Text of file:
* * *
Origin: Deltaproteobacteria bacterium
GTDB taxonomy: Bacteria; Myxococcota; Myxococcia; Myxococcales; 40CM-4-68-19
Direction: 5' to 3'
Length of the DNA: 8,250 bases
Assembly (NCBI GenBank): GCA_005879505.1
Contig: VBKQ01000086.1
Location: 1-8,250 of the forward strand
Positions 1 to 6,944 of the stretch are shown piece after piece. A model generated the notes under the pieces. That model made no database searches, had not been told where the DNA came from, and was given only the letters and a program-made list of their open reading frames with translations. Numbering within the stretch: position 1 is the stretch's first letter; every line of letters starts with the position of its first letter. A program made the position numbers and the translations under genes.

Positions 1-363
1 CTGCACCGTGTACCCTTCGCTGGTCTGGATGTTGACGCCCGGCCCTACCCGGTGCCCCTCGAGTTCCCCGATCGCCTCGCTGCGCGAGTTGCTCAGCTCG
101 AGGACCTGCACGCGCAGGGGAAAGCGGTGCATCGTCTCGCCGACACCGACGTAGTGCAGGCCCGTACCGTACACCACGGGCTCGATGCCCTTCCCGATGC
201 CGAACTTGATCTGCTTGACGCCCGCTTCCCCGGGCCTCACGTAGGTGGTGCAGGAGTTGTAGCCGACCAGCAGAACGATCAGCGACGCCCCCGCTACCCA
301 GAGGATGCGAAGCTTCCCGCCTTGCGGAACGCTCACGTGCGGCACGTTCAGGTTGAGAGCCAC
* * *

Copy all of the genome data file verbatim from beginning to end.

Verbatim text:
Origin: Deltaproteobacteria bacterium
GTDB taxonomy: Bacteria; Myxococcota; Myxococcia; Myxococcales; 40CM-4-68-19
Direction: 5' to 3'
Length of the DNA: 8,250 bases
Assembly (NCBI GenBank): GCA_005879505.1
Contig: VBKQ01000086.1
Location: 1-8,250 of the forward strand
Positions 1 to 6,944 of the stretch are shown piece after piece. A model generated the notes under the pieces. That model made no database searches, had not been told where the DNA came from, and was given only the letters and a program-made list of their open reading frames with translations. Numbering within the stretch: position 1 is the stretch's first letter; every line of letters starts with the position of its first letter. A program made the position numbers and the translations under genes.

Positions 1-363
1 CTGCACCGTGTACCCTTCGCTGGTCTGGATGTTGACGCCCGGCCCTACCCGGTGCCCCTCGAGTTCCCCGATCGCCTCGCTGCGCGAGTTGCTCAGCTCG
101 AGGACCTGCACGCGCAGGGGAAAGCGGTGCATCGTCTCGCCGACACCGACGTAGTGCAGGCCCGTACCGTACACCACGGGCTCGATGCCCTTCCCGATGC
201 CGAACTTGATCTGCTTGACGCCCGCTTCCCCGGGCCTCACGTAGGTGGTGCAGGAGTTGTAGCCGACCAGCAGAACGATCAGCGACGCCCCCGCTACCCA
301 GAGGATGCGAAGCTTCCCGCCTTGCGGAACGCTCACGTGCGGCACGTTCAGGTTGAGAGCCAC